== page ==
UNITED STATES – APRIL 8: Rep. Grace Meng, D-NY, participates in the House Democratic women news conference to mark “Equal Pay Day” on Tuesday, April 8, 2014. The lei was made out of Pay Day candy bars strung together. (Photo By Bill Clark/CQ Roll Call)
WASHINGTON — Politicians have a habit of burying important information. There are bills with titles that say nothing about what they will actually do, and as comedian Jon Stewart noted in his swan song on “The Daily Show,” politicians have mastered the art of hiding bad things under “mountains of bullshit.” But sometimes they bury some positive developments. Stuffed into a House energy bill passed last week was an amendment banning the terms “Oriental” and “Negro” from federal law and replacing them with “Asian-American” and “African-American.” The legislation, sponsored by Reps. Grace Meng (D-N.Y.) and Ed Royce (R-Calif.), was passed unanimously by a voice vote. It removes these terms from the last two places in the federal code where they are still used. Last updated in the 1970s, the sections refer to minority groups using now antiquated and offensive terms.
The new legislation has ramifications for other minority groups as well. The parts of the federal code to which the amendment pertain are dedicated to defining minority groups for federal agencies’ purposes. In addition to “Negro” and “Oriental,” the two sections of federal law use “Puerto Rican” and “Spanish-speaking,” which were both catch-all labels for Hispanic or Latino individuals, before the latter terms came into wide use. It also uses “Eskimo” to refer to the native people of Alaska, who prefer the terms “Inuit” or the even broader term “Alaska native”; and “Indian” to refer to Native Americans.
The amendment will replace these old terms as well. The changes are not about being politically correct.
As Meng, the first Asian-American from New York elected to Congress, noted last week when speaking about the amendment on the House floor, the terms are ones that “many in the community would find offensive.” “I would not want either of my children to be referred to as ‘Oriental’ by their teacher at school,” she said. “I hope we can all agree that the term ‘Oriental’ no longer deserves a place in federal law.”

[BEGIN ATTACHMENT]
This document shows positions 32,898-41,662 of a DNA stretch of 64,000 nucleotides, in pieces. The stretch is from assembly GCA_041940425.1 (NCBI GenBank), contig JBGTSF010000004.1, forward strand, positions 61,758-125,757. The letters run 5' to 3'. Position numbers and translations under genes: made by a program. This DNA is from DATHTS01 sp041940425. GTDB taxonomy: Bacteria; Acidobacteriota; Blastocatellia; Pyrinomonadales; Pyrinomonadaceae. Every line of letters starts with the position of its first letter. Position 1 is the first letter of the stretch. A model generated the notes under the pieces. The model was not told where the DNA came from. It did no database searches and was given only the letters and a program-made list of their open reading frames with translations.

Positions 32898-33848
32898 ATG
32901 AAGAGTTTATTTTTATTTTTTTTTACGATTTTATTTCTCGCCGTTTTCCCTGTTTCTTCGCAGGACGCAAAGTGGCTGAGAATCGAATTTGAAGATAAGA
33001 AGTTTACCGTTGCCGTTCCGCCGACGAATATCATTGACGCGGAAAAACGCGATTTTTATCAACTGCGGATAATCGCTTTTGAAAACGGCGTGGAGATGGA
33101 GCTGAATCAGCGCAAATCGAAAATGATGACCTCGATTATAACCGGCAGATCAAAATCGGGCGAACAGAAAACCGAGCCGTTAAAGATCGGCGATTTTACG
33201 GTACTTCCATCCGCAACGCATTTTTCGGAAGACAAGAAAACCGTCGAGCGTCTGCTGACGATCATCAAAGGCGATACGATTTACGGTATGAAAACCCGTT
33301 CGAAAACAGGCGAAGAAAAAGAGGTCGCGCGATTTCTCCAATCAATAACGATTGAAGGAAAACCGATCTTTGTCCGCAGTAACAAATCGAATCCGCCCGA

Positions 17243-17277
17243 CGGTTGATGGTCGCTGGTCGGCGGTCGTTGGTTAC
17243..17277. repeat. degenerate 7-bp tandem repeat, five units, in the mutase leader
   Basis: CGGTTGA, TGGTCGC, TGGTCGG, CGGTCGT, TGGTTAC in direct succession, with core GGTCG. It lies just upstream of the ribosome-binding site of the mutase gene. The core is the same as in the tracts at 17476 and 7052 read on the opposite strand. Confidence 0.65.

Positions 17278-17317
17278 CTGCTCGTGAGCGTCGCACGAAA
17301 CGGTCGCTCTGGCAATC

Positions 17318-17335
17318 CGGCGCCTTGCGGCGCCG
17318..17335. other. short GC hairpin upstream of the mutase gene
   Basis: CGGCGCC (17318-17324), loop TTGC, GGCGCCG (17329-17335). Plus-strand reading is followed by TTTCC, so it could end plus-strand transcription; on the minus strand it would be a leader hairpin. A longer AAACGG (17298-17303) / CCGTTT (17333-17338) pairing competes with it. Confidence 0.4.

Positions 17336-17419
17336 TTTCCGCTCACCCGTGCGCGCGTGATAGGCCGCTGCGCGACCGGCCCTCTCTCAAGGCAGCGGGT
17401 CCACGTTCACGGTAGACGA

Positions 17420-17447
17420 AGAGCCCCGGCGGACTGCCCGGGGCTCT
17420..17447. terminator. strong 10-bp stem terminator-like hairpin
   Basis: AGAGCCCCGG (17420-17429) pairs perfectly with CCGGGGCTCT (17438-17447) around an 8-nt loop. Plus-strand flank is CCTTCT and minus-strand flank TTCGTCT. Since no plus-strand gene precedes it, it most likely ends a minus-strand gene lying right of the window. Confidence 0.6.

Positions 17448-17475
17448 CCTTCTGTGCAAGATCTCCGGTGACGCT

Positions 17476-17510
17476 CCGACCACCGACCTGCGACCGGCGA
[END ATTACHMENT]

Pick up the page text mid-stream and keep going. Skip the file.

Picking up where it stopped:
Scholars note that both “Negro” and “Oriental” have historically been thorny subjects for the groups that they describe. The terms can reinforce stereotypes, and were developed and imposed by white people, not always embraced by the very people they were used to describe. For Asian-Americans, calling them “Oriental” also connotes a sense of exoticism and otherness. Paul Ong, a professor at the University of California-Los Angeles who studies Asian-Americans, explained that using the term “Oriental” is “indicative of old stereotypes.”
“Just like ‘Negro,’ it’s a historical term that people got used to,” Ong told The Huffington Post. “There’s a whole generation that grew up with the term.” Both terms gradually stopped being used, particularly after the Civil Rights movement in the 1960s. But older generations may still use them without understanding why they are offensive.
“There’s a degree of ignorance,” Ong said. “I think there are still those negative terms and connotations that reflect old prejudices and biases. Asians have stereotypes projected toward them.”
Some government agencies still held onto the terms, even as they fell out of common usage. For example, the U.S. Census only officially stopped using the term “Negro” in 2013, though it had been using “black” and “African-American” alongside it.
Ong thinks that the speed of updating the terms can depend on the purpose of the federal agencies. “Some agencies deal with developing programs for ethnic groups, so they collect data for those groups,” he said.
“For those agencies whose jobs is to collect accurate information, I don’t see that problem. The problem is with other agencies that only occasionally deal with these issues in a very pro forma way [to] talk about diversity. They don’t have the insights to understand that these terms are offensive and haven’t necessarily had to deal with the sensitivities of the terms.”
State governments have also been slow to change. Meng previously spearheaded a similar law when she served in the New York State Assembly.
That law, passed in 2009, eliminated the use of “Oriental” in New York state documents. The state of Washington banned the term in 2002.
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